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Having decided to buy a holiday home in Florida to enjoy its exotic beaches and sceneries, you may ask: “Other than purchasing the house, are there any additional costs I might need to pay before owning the home?”
Well, yes, there are a bit more costs to cover. These are known as closing costs.
But not to worry, as you’ll soon see, there are not so great expenses such that you would even consider letting go of a choice property to avoid paying them.
This post discusses the average closing cost in Florida.
What are Closing Costs?
Closing costs are the fees that home buyers and sellers typically incur while completing a real estate conveyance. Otherwise known as settlement fees, they are the various expenses paid in addition to the down payment to finalize a transfer from the seller to the buyer.
Generally, closing costs can range anywhere from 2-5 % of the total loan amount and are payable whether you’re buying a new home or refinancing your current mortgage.
Buyers pay these fees in advance; in other words, they cannot be easily rolled into your loan balance in the same way that your down payment can.
Closing costs involve quite a variety of fees and expenses, such as:
- Credit report
- Home appraisal and survey
- Home inspection
- Title insurance policy
- Title search, etc
How Much Are Closing Costs in Florida?
According to a report on the closing costs data for 2021, the average closing cost in Florida is about 2.32 percent of the final purchase price.
Note that these prices will inevitably be lesser for less expensive homes. At the same time, they will be higher for million-dollar mansions such as those you would regularly see in costly locations such as Tampa Bay or Miami.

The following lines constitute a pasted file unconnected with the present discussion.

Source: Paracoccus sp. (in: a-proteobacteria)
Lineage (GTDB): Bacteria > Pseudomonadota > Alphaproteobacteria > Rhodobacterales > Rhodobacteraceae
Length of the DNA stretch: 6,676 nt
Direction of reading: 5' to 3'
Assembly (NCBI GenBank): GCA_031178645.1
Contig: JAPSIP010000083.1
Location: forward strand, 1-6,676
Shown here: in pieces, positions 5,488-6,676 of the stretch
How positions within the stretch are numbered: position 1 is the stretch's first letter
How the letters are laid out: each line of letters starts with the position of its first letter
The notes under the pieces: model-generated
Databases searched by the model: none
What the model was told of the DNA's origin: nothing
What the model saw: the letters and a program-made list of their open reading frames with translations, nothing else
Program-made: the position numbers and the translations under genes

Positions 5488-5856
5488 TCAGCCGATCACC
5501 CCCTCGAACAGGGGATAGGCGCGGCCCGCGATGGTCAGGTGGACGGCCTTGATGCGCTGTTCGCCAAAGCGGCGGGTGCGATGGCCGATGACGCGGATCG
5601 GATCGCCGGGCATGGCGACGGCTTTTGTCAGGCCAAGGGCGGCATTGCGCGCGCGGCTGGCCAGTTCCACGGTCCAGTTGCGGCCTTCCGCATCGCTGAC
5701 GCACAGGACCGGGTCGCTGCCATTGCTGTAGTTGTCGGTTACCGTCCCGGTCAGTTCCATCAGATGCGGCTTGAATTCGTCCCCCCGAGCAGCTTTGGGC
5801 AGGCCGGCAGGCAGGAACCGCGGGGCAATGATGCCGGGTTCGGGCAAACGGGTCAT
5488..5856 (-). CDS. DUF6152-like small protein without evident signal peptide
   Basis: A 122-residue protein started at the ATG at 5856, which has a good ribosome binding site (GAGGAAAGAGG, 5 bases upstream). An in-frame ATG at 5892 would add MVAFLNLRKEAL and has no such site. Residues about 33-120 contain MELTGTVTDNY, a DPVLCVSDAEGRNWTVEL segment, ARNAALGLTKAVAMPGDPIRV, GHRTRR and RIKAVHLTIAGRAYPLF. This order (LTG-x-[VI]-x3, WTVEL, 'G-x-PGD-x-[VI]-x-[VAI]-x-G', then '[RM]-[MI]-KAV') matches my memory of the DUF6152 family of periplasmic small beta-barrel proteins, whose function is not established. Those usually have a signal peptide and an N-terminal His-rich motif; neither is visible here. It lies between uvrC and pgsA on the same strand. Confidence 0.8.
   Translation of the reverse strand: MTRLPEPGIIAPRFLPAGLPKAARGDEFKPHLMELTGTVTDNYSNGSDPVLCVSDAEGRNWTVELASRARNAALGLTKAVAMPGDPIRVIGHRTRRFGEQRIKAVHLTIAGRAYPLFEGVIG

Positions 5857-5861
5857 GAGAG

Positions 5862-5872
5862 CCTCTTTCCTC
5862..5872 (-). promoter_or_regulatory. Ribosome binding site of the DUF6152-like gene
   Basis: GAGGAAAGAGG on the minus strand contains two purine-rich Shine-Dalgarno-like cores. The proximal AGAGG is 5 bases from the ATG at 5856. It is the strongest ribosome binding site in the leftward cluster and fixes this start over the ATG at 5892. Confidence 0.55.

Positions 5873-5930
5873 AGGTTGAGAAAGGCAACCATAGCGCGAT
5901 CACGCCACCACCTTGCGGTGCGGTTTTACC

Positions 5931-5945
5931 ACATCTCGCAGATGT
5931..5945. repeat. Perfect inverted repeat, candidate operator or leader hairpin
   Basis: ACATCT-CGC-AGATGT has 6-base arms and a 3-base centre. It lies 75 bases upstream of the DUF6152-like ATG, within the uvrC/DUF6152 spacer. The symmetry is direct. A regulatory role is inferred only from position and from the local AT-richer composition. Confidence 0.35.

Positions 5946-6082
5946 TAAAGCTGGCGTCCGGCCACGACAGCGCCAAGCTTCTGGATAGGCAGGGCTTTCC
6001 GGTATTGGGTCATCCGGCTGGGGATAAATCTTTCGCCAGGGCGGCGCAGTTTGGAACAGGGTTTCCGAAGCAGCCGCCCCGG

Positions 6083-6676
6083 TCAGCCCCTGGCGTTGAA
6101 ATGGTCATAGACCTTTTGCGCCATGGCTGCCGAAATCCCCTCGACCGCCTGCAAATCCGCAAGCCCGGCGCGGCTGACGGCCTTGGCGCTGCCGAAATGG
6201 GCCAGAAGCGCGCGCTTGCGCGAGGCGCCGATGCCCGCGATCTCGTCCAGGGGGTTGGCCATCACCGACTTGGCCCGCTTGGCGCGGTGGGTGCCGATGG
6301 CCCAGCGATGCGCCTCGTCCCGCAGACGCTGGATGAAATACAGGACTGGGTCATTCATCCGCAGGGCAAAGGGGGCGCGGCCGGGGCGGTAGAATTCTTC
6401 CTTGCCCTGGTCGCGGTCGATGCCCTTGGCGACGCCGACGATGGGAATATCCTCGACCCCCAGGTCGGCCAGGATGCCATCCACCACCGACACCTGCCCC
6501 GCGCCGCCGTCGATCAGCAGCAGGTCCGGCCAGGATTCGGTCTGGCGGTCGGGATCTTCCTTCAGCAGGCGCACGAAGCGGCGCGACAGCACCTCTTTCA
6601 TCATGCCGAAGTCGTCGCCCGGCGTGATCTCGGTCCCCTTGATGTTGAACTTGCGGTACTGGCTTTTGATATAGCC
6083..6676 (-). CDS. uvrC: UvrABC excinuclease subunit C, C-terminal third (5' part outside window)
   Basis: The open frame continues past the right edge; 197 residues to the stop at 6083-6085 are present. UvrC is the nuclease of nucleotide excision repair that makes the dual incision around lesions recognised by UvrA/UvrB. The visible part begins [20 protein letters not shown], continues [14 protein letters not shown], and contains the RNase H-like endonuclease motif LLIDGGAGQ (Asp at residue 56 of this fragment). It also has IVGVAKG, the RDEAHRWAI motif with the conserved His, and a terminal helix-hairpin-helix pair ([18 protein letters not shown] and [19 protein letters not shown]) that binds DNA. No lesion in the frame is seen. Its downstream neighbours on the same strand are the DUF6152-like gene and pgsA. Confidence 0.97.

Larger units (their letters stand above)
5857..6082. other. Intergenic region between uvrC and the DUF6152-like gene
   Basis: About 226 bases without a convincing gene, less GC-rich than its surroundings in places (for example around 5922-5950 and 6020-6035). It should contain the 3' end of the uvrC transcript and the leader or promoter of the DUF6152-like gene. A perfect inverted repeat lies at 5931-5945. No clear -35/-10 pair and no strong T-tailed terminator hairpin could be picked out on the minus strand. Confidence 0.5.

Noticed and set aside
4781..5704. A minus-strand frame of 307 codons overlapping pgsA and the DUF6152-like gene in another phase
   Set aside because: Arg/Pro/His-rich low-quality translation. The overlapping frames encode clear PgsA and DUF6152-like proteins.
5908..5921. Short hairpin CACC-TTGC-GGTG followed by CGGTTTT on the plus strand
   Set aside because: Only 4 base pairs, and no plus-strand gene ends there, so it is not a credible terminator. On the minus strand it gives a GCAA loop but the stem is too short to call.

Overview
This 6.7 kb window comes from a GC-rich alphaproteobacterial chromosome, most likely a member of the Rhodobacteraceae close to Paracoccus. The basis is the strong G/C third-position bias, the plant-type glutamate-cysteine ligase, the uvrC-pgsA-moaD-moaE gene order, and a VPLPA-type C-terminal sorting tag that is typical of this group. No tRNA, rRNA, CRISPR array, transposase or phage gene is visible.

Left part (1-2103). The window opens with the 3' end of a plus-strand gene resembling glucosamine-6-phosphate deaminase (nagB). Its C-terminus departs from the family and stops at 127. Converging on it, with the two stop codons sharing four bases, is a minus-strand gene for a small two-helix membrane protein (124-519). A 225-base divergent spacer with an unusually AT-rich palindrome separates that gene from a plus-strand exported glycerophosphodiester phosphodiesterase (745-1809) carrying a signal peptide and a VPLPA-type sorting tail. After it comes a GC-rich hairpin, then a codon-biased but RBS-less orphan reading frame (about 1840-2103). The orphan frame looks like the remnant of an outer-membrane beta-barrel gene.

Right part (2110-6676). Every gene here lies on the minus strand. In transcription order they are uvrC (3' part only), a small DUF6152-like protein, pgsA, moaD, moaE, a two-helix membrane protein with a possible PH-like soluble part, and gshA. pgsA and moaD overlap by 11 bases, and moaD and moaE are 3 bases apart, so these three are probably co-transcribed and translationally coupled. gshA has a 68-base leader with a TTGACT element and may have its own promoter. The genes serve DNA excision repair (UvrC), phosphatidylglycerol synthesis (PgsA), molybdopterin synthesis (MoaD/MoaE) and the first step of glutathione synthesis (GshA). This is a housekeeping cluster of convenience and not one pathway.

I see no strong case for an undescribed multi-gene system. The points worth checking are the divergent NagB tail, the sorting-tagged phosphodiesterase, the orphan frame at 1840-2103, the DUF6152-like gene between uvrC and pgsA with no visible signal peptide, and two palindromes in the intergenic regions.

If you are talking about a $3,000,000 home in Tampa, you could be looking at an estimated $69 000 in closing costs. A $10 million Miami mansion in the nicest area of town will be looking at attracting $232,000 in closing costs.
Meanwhile, if you are more interested in a beautiful home in Pelican Bay for under $300,000, you’re more likely to spend under $6,960 in closing costs.
Also, note that other factors such as the amount paid upfront, the percentage of the loan, and the various conditions imposed by the bank on the sale can all have an impact.
The amount of closing costs in Florida depends on the loan type, the home’s location, the amount of the down payment, and the loan amount. Be sure to ask your mortgage lender what the closing costs would involve.
Who Pays for Closing Costs in Florida?
In Florida, just as n many other states, neither party is responsible for the entire closing cost, including fees, taxes, insurance, and other expenses.
The buyer generally pays between 3% and 4% of the loan’s valuation and is responsible for most of the fees and taxes.
The seller typically pays between 5% and 10% of the home’s sale price. Closing costs vary by county as well.
Typical Buyer Closing Costs in Florida
If you’re preparing to buy a house, there are some expenses you would do well to expect to pay. The lenders and other third-party entities often levy these costs.
Lenders typically charge fees for services such as skills and time. You may also be required to pay for certain documentation in some cases. Some of the lender fees charged to a buyer are as follows:
Your credit score is a three-digit number used to determine your creditworthiness. When appraising you for loans and mortgages, lenders often look at it through a credit report.
A lender will typically charge you to go through your credit report twice before making the loan. First, in the initial stages when you’re getting pre-approved for a loan and then just before closing to verify that you are still credit-worthy.
It typically costs around $50 to pull your credit reports from the central reporting bureaus.
This is a fee that a bank charges before making a loan. This fee may include processing an application, underwriting and funding the loan, and other administrative tasks. In Florida, the loan origination fee would typically be a maximum of $250 plus 10 percent of the entire mortgage loan.
These are fees paid directly to the lender at the time of closing in exchange for a lower interest rate (sometimes referred to as “buying down the rate”).
These include fees paid to county authorities and other third parties involved in the property purchase, such as closing attorneys, appraisers, surveyors, and insurance companies. Some others are: